Tef-Poe-protests

Stop Asking What Hip Hop is Doing For Ferguson

Celebrities are like punching bags for our opinions. It comes with the territory of course, but culturally I think we’ve gotten way too comfortable with calling out rappers, sports figures and others for things we don’t apply in our personal lives. Yeah, this may be a bit preachy, but hear me out …

You know that annoying infamous quote by John F. Kennedy: “Ask not what your country can do for you, but ask what you can do for your country”?

It doesn’t flow like a line from Hov, but if I were all idealistic and patriotic, it would have me reflecting. As a part of the Hip Hop community, I feel the same applies when we callout artists for their lack of activism.

So many people have been questioning what artists are doing in the wake of the decisions not to indict the murderers of Michael Brown and Eric Garner, but what are we doing as individuals? I get it – we want or expect more from those who have a platform and influence, and I’ve done my fair share of critiquing mainstream Hip Hop’s apparent silence on many issues but I’m starting to wonder why so many of us look to artists to awaken or spark social change?

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It’s true that art can definitely have an impact on our mental vibe. If I’m blasting “Push it to the Limit” by Rozay, don’t tell me I’m not on a high speed chase. If I hear some socially-conscious bars from Talib Kweli or Mos Def, I might feel compelled to do better. If I hear Young Thug, I probably don’t want to think about a damn thing and his music is go-to for that. Even Mao Tse Tung recognized this and was able to revolutionize China by infusing his ideologies into the arts and influencing people to believe in his ideals, so there is a direct connection between social movements and the arts. Artists on the other hand aren’t always ready to step into the role of activists. Just like us regular folks, there are some who are going to step up and others who are cool with simply doing them and collecting checks.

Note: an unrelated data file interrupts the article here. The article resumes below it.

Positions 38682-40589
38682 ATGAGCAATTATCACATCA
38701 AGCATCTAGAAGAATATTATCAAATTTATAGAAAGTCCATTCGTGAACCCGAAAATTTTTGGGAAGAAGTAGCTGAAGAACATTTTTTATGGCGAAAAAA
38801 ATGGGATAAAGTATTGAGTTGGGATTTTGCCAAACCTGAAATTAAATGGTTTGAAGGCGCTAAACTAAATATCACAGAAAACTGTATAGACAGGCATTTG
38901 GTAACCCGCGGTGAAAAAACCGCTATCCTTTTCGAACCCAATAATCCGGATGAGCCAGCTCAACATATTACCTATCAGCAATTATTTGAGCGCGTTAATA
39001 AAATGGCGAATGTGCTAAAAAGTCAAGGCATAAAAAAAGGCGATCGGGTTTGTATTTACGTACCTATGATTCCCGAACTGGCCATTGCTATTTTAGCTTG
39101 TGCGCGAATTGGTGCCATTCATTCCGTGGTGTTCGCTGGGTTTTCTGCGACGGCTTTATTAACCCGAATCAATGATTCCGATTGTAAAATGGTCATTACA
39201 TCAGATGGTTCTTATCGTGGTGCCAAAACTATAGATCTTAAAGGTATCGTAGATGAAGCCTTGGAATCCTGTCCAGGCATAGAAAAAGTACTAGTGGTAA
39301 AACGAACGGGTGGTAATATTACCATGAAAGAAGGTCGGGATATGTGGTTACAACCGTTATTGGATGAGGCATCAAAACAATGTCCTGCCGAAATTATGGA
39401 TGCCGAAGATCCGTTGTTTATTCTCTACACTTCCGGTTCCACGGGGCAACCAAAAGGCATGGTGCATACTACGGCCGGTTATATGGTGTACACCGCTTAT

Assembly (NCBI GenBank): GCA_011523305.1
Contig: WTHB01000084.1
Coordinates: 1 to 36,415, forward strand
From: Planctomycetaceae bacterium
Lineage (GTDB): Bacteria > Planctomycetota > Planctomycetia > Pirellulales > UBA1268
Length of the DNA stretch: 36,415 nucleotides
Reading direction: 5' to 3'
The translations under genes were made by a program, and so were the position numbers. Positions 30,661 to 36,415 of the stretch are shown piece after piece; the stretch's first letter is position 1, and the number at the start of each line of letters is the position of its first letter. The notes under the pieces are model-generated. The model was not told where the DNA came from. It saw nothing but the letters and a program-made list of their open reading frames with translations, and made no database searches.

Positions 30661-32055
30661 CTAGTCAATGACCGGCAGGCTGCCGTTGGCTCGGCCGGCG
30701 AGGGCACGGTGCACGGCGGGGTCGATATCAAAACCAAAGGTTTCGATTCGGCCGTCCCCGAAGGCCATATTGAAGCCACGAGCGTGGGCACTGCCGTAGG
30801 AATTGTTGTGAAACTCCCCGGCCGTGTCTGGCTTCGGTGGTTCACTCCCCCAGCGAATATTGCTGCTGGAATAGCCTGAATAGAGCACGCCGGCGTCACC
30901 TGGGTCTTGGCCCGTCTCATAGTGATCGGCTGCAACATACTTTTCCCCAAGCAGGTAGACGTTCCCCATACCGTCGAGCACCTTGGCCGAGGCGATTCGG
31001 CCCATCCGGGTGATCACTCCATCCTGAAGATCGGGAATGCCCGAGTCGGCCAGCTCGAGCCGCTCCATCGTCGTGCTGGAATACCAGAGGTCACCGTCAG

In all the generalities being thrown out though, have we acknowledged artists like Q. Tip, J. Cole, Mos Def, David Banner and many others who have been very vocal on the issue of police brutality and involved in protests? Have we taken time to see who’s doing what before we blame Hip Hop as a whole?

The reality is we’re all a part of this lifestyle.

It’s easy to point fingers at people in the limelight, but does our track record show that we’ve been involved? Ever since the outrage over the cases of Michael Brown and Eric Garner has grown, I’ve been asking myself how I can be an effective part of creating change and solutions. For some people that may be die-in protests, for others blocking off a highway, or using social media as a tool to keep these topics in the forefront. Whatever method suits us best, we might want to be involved in something besides looking to entertainers to lead in times where all it takes is everyday men and women to exercise our own power for change.

It’s not just about rappers, real social progress calls for all hands on deck.



About

Tight roping, side-eyeing, and analyzing my way through the complexities and spaces where life, art, and culture connect.


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